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INNOVATORS VS COVID 19

Improving Mental Health for Individuals and Businesses is welldoing.org’s Mission

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Louise Chunn welldoing.org

We talked to Louise Chunn, CEO and founder of welldoing.org about finding the right therapist and here is what she said about it.

First of all, how are you and your family doing in these COVID-19 times? 

Louise Chunn: I am doing OK, and so are my family. We’ve been healthy and Covid-free, but we are getting bored with the London lockdown. I’m happy to say I have had my first vaccination jab.

Tell us about you, your career, how you founded welldoing.org.

Louise Chunn: Originally from New Zealand, I have lived in London for nearly 40 years, first of all, working in journalism. I have worked on The Guardian, Vogue, Psychologies and been the editor of six magazines. I was drawn to start welldoing.org when I struggled to find myself a therapist. There were thousands of therapists: how was I supposed to know what or who was right for me? We launched in 2014, and we have built steadily since. We have matched more than 25,000 with the therapists best-suited to their needs. And we have a seriously content-rich site with more than 2,500 posts from authoritative sources such as therapists or service-users, helping people understand mental health and how they can improve their wellbeing.

How does welldoing.org innovate? 

Louise Chunn: The key to welldoing.org is in the match. Our jargon-free questionnaire makes it possible to find those therapists who would work best for you. We also have a paid-for bespoke matching service where individuals can go into far greater detail about their issues, plus we find someone who is available when and for what budget the client can afford. This has really built over the past year, as people have clearly felt the need to put things right, and that includes getting the right therapist to help them.

How the coronavirus pandemic affects your business, and how are you coping?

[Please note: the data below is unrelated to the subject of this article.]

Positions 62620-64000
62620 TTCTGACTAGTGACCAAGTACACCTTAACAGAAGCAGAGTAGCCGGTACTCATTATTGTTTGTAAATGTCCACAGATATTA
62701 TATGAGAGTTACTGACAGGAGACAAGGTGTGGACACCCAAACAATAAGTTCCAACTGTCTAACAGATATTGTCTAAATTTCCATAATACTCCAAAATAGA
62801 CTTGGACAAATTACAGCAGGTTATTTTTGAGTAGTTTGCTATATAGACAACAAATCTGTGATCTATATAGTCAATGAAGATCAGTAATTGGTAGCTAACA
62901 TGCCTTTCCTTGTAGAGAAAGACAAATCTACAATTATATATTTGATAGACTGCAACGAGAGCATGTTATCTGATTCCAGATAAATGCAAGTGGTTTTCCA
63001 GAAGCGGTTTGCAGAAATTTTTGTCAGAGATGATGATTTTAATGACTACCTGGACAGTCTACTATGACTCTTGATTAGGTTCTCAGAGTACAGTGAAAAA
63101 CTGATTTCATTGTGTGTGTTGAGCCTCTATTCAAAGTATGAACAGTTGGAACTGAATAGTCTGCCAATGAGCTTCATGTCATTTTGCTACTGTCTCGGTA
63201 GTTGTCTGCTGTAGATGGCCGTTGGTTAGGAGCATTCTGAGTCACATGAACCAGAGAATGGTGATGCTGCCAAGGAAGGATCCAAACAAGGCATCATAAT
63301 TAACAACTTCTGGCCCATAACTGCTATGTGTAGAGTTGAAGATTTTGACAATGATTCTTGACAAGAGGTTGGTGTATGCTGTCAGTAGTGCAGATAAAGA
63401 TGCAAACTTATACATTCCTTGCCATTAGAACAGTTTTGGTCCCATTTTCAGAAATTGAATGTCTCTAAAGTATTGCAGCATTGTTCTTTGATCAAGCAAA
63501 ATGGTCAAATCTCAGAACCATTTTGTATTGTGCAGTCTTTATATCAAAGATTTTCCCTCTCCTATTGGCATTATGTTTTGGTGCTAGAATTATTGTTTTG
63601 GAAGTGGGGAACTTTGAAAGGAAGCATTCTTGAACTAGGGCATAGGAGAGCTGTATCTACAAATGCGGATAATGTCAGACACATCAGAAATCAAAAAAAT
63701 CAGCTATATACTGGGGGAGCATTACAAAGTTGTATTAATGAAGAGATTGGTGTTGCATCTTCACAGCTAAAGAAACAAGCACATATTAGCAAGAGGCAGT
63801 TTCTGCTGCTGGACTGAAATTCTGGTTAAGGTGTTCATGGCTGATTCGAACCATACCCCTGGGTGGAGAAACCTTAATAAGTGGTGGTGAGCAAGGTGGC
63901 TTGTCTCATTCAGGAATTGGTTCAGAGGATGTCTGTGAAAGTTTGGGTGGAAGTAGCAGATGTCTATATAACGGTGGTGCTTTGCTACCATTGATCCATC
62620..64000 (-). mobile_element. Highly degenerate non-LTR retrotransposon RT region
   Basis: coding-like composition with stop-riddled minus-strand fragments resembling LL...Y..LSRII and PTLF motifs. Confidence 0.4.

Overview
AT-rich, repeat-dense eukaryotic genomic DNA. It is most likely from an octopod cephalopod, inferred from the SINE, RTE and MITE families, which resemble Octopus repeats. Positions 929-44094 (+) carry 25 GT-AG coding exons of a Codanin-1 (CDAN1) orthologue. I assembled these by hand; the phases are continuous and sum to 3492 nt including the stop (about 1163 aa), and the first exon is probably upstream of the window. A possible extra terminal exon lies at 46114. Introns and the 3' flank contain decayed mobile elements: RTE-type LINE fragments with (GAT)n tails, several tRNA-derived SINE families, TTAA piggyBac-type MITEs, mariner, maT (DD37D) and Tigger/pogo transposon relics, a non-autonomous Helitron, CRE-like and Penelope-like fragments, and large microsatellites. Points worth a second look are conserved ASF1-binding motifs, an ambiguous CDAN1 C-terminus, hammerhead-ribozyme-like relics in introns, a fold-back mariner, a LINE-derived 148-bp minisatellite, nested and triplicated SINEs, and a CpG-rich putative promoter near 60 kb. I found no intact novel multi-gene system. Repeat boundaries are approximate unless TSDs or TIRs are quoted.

Louise Chunn: Stress, anxiety, relationship problems, health fears, depression, bereavement: it’s well-documented that many people are having a difficult time because of the pandemic. Being infected with coronavirus is one fear, but feeling mentally affected is very worrying, especially if you have never experienced psychological problems before. Since the summer, there has been an increase in people seeking therapy throughout the UK. Since the beginning of this year, the uptick is even stronger, as the latest lockdown seemed to hit people particularly badly.

At the very beginning, we asked our therapists if they wanted to offer free therapy to NHS workers, the doctors, and medical staff struggling to deal with the realities of this unprecedented health crisis. More than 300 of them do, and we are very proud to have helped make that happen. We are also gearing up to make it easier for students to access low-cost therapy as this is an area with which many people, especially their parents, are concerned about the long-term effects.

We have also just launched coach-matching, and we feel that this fits well with people starting to plan how they can move forward as the post-pandemic life starts to appear.

In that same vein, businesses realize that some people – completely understandably – have been badly affected and need help to recover. We have many more conversations about workplace wellness, including managed therapy packages, webinars, and talks explaining the issues people are struggling with and what will help them feel better in their daily lives. 

Did you have to make difficult choices, and what are the lessons learned?

Louise Chunn: We’re a small team, and we’re all still working, but not together. Our members – therapists, are working alone, adopting online practice when most had never done it before – like everyone found the early months difficult. We increased our contacts with them — for a while moving our monthly therapists’ newsletter to weekly, for example – and initiated more video content. This period showed us what a great community we had created and how mutually supportive we all could be.

What specific tools, software, and management skills are you using to navigate this crisis?

Louise Chunn: We used Slack, and we certainly grew used to Zoom! We were busy and hard-working, but I also encouraged everyone on the team to look after their own mental health. Spend some time outside, take time away from screens, get enough sleep/

Who are your competitors? And how do you plan to stay in the game?

Louise Chunn: Mental health has gone from being a topic that was stigmatized and misunderstood to one that is on everybody’s lips. There are all sorts of options, but we feel that a mix of tech and mental health expertise is preferable to a totally app-based solution. People crave human contact when they are reaching out for help with their mental health.

Your final thoughts?

Louise Chunn: We were always a purpose-driven business, but these past 11 months have cemented our feelings about what we do. We help people and businesses find the professionals who will help them improve their lives and wellbeing. This is so important at this time. Of course, people’s livelihood, jobs are important too, but if you feel crushed by uncertainty and depression, exhausted by the lockdown and lack of human contact, it is probably better to get emotions in a better place first. And just seeing any therapist isn’t going to cut it — the therapeutic alliance is built by developing a relationship with someone, which is the biggest predictor of effective treatment in therapy.

Your website?

https://welldoing.org/

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